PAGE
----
“Don’t just bet on price/earnings ratio”

Mumbai: Appraisals are the big buzzword Dalal Street for a while, but it suddenly picked up speed. These days every conversation starts with P/E ratio (a price-to-earnings ratio that compares a stock’s current price to its earnings per share) and ends with a loud proclamation that valuations look “a bit stretched.”

However, many experts believe that looking at the ratio in isolation will not help investors understand the realities of market and the higher valuation may not be the only decisive factor driving the market.

“Grades matter in the long term, but they don’t need to have an impact in the short term. This is because there is never a right valuation for a stock as it is a highly individual decision,” says Mukesh Dedhia, Director, Ghalla & Bhansali Securities.

“For example, a stock with a higher P/E may move forward because there is more demand for the stock due to the possibility of higher earnings. So there is always a bit of confusion about the correct assessment,” he adds.

“If you look at the broader market, it’s hard to make a value pick. But if you use a bottom-up method, you will still find many stocks in the market with the right valuation,” says Rajiv Thakkar, CEO, Parag Parikh Financial Advisory Services. Although he is a staunch proponent of value investing, he says that looking only at a ratio will not be the right way to invest in stocks.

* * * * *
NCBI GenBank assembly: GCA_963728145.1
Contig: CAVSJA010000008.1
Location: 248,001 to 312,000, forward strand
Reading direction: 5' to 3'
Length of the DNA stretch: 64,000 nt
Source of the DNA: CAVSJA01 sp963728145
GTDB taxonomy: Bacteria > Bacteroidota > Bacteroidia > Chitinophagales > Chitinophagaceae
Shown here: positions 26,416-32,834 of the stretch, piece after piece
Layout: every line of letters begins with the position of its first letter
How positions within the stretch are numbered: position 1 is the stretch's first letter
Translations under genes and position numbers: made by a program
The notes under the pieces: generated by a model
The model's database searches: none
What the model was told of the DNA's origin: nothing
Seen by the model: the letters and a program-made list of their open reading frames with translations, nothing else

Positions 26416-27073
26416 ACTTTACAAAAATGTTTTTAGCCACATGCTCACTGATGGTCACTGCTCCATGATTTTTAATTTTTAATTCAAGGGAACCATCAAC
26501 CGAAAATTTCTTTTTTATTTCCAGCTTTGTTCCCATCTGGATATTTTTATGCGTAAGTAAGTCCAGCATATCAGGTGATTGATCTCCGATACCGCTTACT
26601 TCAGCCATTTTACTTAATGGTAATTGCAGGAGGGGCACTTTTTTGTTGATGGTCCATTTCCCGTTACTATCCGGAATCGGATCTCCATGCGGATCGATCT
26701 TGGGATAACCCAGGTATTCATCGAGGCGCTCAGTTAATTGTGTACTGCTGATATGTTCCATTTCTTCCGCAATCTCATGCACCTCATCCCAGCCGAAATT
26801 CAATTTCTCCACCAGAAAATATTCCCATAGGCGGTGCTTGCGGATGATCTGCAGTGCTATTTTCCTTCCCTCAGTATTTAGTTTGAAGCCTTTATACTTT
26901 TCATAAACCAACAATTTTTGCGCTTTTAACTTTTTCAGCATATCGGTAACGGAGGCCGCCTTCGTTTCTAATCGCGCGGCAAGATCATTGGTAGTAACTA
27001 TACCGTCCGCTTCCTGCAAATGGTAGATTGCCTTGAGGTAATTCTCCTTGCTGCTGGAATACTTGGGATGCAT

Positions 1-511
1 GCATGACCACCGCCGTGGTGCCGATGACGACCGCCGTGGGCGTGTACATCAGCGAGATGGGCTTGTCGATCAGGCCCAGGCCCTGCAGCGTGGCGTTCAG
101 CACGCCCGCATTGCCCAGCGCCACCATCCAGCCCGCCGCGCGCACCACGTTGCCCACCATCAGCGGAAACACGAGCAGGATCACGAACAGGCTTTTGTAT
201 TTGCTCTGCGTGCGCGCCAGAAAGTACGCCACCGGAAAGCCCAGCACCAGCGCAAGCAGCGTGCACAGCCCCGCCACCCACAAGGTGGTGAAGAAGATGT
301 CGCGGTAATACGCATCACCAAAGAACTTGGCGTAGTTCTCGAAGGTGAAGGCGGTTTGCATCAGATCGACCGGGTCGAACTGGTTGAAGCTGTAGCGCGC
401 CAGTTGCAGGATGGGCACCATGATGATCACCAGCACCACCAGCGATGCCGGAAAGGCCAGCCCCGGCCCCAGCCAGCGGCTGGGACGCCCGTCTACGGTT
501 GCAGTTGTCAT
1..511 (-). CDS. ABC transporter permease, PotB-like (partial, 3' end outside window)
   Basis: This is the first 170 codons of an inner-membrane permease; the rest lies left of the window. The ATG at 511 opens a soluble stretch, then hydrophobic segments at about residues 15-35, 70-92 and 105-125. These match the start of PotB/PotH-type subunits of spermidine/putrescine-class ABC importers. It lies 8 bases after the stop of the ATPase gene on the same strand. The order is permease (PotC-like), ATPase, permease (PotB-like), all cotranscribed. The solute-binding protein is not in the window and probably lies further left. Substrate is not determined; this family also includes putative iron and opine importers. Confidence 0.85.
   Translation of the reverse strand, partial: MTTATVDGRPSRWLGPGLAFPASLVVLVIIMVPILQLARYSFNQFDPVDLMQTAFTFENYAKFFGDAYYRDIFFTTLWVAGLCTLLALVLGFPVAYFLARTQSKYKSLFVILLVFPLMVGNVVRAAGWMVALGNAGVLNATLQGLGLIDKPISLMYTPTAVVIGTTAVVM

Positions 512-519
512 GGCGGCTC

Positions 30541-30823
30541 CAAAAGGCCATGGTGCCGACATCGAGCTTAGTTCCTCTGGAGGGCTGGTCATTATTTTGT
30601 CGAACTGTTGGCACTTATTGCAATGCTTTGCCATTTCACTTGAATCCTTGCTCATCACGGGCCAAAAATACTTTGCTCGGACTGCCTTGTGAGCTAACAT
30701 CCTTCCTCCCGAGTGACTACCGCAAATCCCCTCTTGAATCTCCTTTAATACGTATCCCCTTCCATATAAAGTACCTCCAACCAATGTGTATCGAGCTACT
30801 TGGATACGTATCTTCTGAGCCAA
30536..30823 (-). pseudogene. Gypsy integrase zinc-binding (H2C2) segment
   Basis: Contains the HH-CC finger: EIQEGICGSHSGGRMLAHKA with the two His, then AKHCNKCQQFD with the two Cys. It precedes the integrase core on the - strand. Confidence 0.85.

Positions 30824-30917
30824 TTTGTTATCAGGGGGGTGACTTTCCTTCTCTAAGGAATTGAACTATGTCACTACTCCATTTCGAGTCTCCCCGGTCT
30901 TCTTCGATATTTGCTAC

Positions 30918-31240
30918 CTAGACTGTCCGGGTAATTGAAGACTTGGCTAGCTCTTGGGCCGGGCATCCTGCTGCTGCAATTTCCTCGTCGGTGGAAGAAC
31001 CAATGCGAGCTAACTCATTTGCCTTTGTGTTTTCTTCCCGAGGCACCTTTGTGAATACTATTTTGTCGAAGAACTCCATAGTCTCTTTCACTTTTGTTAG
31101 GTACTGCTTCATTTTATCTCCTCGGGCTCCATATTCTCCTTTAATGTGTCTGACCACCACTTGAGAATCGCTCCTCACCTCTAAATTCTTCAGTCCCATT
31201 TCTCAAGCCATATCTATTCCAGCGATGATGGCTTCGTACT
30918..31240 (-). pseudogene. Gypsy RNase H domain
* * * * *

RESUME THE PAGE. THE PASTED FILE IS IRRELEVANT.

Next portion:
”There are many things to consider. For example, you need to understand whether the growth rate is sustainable or how much capital is needed to sustain growth. There will be volume growth at times, but margins may be under pressure. There are multiple issues to consider, just looking at the ratio is not enough,” he adds.

Some experts also believe that higher valuations may be justified if foreign investors continue to pour money into the stock market in the hope of better performance by Indian companies.

“Current valuations do not justify India’s long-term growth potential. The market trades at 17 times 2011 earnings potential and about 13.8 times 2012 earnings estimates. It even carries a premium of about 50% to other emerging markets and about a 25% premium to other global markets,’ ‘ says Devendra Nevgi. Founder and General Partner, Delta Global Partners. He believes the premium can be justified if foreign investors continue to bet on Indian stocks.

Related Posts

Leave a Reply

Your email address will not be published.